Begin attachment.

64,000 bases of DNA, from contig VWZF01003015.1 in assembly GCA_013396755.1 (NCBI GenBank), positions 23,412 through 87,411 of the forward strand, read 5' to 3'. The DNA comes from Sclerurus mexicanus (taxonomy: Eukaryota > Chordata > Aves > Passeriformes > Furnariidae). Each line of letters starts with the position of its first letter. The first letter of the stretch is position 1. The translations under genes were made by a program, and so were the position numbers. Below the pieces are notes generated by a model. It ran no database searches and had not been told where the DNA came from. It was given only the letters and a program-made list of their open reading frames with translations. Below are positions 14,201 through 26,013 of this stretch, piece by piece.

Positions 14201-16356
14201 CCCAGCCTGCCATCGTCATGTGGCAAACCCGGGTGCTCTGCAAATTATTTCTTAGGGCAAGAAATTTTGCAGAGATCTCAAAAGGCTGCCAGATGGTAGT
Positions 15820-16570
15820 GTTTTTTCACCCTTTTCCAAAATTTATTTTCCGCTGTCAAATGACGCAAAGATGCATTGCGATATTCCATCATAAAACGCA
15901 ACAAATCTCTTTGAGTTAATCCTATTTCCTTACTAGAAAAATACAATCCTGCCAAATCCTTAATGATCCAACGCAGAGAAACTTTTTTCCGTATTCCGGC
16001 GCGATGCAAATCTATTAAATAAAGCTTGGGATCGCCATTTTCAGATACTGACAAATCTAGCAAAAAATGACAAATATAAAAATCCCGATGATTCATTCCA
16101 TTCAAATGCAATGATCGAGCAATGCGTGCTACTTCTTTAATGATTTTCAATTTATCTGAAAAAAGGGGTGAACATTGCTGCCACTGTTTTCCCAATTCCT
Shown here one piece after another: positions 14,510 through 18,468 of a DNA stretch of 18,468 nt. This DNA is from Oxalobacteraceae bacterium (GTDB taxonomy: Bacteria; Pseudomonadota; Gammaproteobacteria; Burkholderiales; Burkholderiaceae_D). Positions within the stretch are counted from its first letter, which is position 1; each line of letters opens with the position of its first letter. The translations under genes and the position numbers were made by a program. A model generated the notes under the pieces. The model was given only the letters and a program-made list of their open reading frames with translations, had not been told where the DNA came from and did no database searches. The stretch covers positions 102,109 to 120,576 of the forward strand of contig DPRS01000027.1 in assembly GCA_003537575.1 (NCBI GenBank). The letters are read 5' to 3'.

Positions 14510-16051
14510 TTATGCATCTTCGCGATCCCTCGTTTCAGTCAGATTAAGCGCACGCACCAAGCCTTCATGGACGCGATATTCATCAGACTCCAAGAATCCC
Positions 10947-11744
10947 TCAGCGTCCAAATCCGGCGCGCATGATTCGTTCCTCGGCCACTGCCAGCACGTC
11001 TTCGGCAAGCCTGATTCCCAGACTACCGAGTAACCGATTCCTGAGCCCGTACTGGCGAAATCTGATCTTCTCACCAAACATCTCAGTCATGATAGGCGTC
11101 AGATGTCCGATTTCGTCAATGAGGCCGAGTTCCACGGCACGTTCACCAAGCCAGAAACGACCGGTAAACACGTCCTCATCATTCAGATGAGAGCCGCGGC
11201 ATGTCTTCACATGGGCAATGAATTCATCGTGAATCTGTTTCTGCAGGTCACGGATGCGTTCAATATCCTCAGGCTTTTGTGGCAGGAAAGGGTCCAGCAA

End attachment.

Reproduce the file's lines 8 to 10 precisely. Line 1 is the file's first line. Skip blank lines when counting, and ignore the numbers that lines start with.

16101 TTCAAATGCAATGATCGAGCAATGCGTGCTACTTCTTTAATGATTTTCAATTTATCTGAAAAAAGGGGTGAACATTGCTGCCACTGTTTTCCCAATTCCT
Shown here one piece after another: positions 14,510 through 18,468 of a DNA stretch of 18,468 nt. This DNA is from Oxalobacteraceae bacterium (GTDB taxonomy: Bacteria; Pseudomonadota; Gammaproteobacteria; Burkholderiales; Burkholderiaceae_D). Positions within the stretch are counted from its first letter, which is position 1; each line of letters opens with the position of its first letter. The translations under genes and the position numbers were made by a program. A model generated the notes under the pieces. The model was given only the letters and a program-made list of their open reading frames with translations, had not been told where the DNA came from and did no database searches. The stretch covers positions 102,109 to 120,576 of the forward strand of contig DPRS01000027.1 in assembly GCA_003537575.1 (NCBI GenBank). The letters are read 5' to 3'.

Positions 14510-16051